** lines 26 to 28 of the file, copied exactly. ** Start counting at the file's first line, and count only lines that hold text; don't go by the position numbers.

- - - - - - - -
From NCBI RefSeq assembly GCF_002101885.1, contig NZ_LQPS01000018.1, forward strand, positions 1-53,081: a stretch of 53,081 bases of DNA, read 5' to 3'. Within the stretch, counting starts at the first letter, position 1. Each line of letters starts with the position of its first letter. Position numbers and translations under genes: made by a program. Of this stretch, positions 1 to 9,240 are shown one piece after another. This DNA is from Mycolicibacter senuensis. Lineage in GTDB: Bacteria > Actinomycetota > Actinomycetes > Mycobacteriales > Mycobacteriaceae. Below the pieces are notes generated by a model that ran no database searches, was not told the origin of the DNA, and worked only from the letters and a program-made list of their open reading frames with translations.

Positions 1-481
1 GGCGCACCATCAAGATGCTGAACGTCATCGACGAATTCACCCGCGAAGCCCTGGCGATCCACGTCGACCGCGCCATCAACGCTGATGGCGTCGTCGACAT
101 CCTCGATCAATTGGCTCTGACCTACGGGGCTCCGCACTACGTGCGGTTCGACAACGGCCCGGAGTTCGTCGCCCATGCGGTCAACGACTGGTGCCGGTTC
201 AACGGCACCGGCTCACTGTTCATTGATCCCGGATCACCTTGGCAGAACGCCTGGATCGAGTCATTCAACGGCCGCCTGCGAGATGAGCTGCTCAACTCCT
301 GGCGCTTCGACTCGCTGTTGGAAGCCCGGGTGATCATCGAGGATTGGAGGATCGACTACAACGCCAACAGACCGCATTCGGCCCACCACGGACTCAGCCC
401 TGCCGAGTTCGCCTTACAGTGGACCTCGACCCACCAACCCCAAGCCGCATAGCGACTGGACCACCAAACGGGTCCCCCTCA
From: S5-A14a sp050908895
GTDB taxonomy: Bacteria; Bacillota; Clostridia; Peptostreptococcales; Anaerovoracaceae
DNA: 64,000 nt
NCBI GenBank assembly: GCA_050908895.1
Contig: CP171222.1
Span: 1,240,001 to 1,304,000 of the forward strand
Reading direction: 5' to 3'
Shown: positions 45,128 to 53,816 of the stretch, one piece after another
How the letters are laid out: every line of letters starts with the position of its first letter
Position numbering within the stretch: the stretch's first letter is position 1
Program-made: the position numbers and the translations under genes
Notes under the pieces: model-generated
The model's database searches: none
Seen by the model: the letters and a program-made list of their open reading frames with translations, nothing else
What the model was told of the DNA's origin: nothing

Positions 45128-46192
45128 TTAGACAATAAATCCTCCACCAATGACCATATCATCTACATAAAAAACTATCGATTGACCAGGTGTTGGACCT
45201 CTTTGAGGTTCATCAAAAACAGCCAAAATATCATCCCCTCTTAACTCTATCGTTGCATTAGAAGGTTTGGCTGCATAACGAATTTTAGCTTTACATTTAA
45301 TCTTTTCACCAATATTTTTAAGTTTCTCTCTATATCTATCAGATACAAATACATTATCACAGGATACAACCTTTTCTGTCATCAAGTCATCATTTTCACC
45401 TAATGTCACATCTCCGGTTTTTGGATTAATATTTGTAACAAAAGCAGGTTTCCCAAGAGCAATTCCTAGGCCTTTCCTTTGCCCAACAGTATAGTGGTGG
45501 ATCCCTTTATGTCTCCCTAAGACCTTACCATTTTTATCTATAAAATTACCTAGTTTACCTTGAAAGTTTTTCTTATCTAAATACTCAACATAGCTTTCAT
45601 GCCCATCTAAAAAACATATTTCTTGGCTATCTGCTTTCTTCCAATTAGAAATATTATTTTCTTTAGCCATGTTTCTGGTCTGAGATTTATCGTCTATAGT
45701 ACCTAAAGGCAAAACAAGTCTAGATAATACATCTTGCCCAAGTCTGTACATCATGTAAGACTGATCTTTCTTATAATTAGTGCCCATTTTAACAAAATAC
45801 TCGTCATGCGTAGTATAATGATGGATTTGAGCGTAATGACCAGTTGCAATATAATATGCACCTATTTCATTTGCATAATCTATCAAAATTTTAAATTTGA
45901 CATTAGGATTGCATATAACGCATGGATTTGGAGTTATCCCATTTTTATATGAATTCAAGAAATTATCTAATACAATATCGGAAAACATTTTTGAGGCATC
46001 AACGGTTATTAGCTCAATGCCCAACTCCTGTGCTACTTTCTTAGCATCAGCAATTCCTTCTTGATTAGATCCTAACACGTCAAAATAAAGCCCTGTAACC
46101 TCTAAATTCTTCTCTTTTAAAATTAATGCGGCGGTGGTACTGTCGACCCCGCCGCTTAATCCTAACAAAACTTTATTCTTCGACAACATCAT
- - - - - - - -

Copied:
45301 TCTTTTCACCAATATTTTTAAGTTTCTCTCTATATCTATCAGATACAAATACATTATCACAGGATACAACCTTTTCTGTCATCAAGTCATCATTTTCACC
45401 TAATGTCACATCTCCGGTTTTTGGATTAATATTTGTAACAAAAGCAGGTTTCCCAAGAGCAATTCCTAGGCCTTTCCTTTGCCCAACAGTATAGTGGTGG
45501 ATCCCTTTATGTCTCCCTAAGACCTTACCATTTTTATCTATAAAATTACCTAGTTTACCTTGAAAGTTTTTCTTATCTAAATACTCAACATAGCTTTCAT